Nobody likes to ask for help and seniors are no exception. It is unfortunate that our “I can do it myself” attitude has given people the impression that asking for help is a sign of weakness.
Nobody likes to ask for help, but we all have to do it at one time or another. People help each other, it’s what they do. Helping others is one of the cornerstones of our civilization. There is no shame in asking for help, although learning how to give and how to receive graciously makes it more palatable. The next time you need help with something consider some of these tactics:
- Think tact and think reciprocity. If you need to ask for help do it such a way that the other person doesn’t feel imposed upon.
- Long before you need anyone’s help develop a network of friends.
- When asking for help, get their attention by showing that you would be happy to help them in return.
- Speak up; state exactly what you need and then ask what you can do in return.
- Make it as easy as possible for people to help you; example: don’t ask a night shift person to come in and help you during the day. If someone does their own grocery shopping on Tuesdays; perhaps you could go along versus asking someone to make a special trip.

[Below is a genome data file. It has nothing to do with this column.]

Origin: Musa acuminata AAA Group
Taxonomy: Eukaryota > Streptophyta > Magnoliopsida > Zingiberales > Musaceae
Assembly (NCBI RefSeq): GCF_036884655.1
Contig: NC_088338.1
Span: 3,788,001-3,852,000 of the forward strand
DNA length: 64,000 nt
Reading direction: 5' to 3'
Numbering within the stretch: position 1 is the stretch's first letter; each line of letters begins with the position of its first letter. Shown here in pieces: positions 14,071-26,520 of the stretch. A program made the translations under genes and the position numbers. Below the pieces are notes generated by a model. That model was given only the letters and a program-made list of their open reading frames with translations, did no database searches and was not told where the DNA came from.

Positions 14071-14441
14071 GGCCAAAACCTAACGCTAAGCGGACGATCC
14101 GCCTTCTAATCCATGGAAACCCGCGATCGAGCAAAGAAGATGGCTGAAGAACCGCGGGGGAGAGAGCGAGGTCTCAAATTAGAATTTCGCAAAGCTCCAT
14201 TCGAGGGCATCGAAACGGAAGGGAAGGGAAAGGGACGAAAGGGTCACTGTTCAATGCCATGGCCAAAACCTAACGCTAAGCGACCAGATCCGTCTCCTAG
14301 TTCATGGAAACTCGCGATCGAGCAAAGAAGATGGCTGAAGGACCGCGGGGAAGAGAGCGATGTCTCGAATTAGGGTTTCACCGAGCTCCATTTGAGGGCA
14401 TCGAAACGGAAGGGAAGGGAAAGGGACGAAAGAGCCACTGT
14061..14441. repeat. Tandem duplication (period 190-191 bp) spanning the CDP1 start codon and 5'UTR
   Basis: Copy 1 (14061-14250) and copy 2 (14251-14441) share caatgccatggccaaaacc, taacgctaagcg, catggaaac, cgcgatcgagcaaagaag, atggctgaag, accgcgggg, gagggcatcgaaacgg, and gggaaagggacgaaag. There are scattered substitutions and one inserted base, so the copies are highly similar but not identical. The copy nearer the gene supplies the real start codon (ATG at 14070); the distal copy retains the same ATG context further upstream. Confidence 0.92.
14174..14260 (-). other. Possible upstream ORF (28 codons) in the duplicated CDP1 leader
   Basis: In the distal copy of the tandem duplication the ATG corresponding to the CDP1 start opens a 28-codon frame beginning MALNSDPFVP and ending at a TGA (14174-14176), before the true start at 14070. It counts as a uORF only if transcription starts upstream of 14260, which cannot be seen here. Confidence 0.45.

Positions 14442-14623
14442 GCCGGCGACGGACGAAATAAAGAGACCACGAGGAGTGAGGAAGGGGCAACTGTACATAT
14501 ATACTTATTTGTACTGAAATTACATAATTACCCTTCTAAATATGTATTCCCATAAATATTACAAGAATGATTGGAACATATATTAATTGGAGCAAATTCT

- Don’t forget to say thank you and try to acknowledge the favor with a small gift, a lunch, or perhaps a box of candy.
Find ways to reciprocate; cook a meal, make a pan of cookies, or offer to provide a safe haven for a latch key kid to come to after school. Pick up the mail or sign for a package if a neighbor is away. Most people, including family members, like to be of help but are afraid of being rebuffed. It never hurts to ask, but don’t presume either. As a Discharge Planner I would talk to people who insisted they had plenty of help from neighbors; on further scrutiny I would learn that the neighbors were at their wits end because grandma was just too much for them.
Determine what kind of help you need and know what kind of help you are willing to accept. Are your requests reasonable or should you be looking elsewhere for help? For example: Could you hire a handyman, sign up for a meal delivery program or hire a housekeeping service?
Check out Home Health Care agencies and adult day care programs. National organizations and government agencies also provide information about services availablein your community. Hospital Discharge Planners as well as your local Area Agency on Aging (City of County Office on Aging, Council on Aging or Office of Elder Affairs) will give referrals. Don’t forget your local Senior Centers, the Health Department the Division of Veterans Affairs. Help is avail but you have to ask.